I have to admit, I was kind of relieved when folks changed their handshaking and candle-blowing-out practices when the pandemic hit. The fewer germs we spread around, the better, is my motto. So when I found out about the "penny lick" ice cream phenomenon, I was truly grossed out. Turns out when ice cream began to become popular in England in the late nineteenth century, shopkeepers would sell the dessert in small containers made of thick, cone shaped glass that held a penny's worth of ice cream. A customer would lick the ice cream straight from the glass and then hand it back to the shopkeeper, who would then rinse it or wipe it out and then scoop up the next serving for the next customer. Gastro Obscura explains how this practice spread infectious diseases like tuberculosis:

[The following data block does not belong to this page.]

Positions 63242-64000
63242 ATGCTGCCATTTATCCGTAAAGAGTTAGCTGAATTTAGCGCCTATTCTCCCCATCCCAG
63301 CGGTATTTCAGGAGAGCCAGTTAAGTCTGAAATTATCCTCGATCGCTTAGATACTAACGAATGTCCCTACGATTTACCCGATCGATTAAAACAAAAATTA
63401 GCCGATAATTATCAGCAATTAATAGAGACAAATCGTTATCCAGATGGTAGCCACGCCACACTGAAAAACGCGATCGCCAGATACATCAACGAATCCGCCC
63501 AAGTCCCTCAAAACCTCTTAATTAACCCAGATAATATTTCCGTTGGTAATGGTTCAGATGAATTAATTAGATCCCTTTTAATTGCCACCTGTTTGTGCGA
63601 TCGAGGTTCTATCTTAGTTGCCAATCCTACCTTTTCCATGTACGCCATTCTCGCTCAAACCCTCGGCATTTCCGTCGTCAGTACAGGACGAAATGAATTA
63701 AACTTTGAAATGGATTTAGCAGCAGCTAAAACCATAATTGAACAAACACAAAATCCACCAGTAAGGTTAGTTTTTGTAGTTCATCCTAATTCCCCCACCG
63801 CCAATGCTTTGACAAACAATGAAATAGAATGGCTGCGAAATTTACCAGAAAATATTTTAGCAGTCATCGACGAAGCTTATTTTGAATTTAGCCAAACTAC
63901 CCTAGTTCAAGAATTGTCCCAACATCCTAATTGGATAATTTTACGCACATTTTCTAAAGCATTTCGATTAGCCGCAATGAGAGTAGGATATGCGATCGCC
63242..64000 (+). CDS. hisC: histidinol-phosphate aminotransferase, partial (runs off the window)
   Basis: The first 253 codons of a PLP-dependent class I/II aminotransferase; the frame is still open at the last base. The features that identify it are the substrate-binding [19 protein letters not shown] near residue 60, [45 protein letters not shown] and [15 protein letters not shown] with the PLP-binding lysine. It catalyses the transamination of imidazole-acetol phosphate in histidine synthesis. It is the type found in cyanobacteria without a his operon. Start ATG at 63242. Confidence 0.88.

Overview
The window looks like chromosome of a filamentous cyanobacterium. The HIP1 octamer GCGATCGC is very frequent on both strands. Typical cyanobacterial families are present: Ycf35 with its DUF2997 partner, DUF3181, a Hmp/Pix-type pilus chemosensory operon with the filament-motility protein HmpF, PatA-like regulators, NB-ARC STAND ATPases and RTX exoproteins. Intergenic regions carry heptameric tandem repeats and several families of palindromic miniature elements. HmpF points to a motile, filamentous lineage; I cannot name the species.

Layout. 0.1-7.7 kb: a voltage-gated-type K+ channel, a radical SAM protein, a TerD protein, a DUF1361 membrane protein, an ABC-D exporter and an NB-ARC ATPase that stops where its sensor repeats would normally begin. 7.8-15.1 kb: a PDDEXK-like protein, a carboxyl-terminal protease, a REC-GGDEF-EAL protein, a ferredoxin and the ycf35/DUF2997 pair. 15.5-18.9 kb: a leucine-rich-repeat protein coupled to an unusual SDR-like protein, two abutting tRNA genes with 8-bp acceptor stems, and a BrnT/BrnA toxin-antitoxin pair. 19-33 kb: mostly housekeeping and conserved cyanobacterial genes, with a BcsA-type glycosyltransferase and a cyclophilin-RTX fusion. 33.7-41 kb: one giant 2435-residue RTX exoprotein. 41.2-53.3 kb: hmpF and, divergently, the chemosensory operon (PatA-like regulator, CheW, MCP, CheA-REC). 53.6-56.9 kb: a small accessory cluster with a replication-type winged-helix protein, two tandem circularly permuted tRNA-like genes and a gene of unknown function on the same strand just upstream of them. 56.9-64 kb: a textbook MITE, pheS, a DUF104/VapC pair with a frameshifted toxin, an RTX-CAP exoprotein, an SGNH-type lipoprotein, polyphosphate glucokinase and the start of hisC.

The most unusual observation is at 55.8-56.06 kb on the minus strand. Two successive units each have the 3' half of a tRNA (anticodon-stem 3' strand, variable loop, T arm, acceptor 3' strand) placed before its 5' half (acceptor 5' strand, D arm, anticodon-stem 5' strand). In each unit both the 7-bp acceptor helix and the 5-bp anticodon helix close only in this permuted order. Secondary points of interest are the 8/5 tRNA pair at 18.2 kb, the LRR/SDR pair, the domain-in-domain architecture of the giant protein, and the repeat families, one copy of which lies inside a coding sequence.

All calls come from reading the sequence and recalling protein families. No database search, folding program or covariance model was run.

During the penny lick's day, Englishmen had little conception of germs. After finishing their ice cream, customers handed back their well-licked penny lick, and the next customer ate from the same cup. Because of the conical openings, Jacks couldn't keep the narrow point clean if they tried. Penny licks became the perfect vessel for transmitting disease.
As tuberculosis swept the nation, the medical community pointed at ice cream vendors. An 1879 English medical report blamed a cholera outbreak on the reuse of glassware, and fear of tuberculosis led the city of London to ban penny licks in 1899. Some undeterred ice cream vendors used the unsanitary serving cups until they were more widely banned in the 1920s and 1930s. By that time, a new ice cream vessel reigned supreme. Waffle cones nudged the penny lick from the public's hands, and they remain a safe, single-use crowd pleaser to this day.
Even though many people have now gone back to blowing out candles and otherwise spreading germs (but not me, I've forever abandoned handshaking and candle blowing!), at least we don't share ice cream bowls with strangers anymore. I guess I should count my blessings.
To learn more about the penny lick ice cream era, here's a short video from Leeds Museums.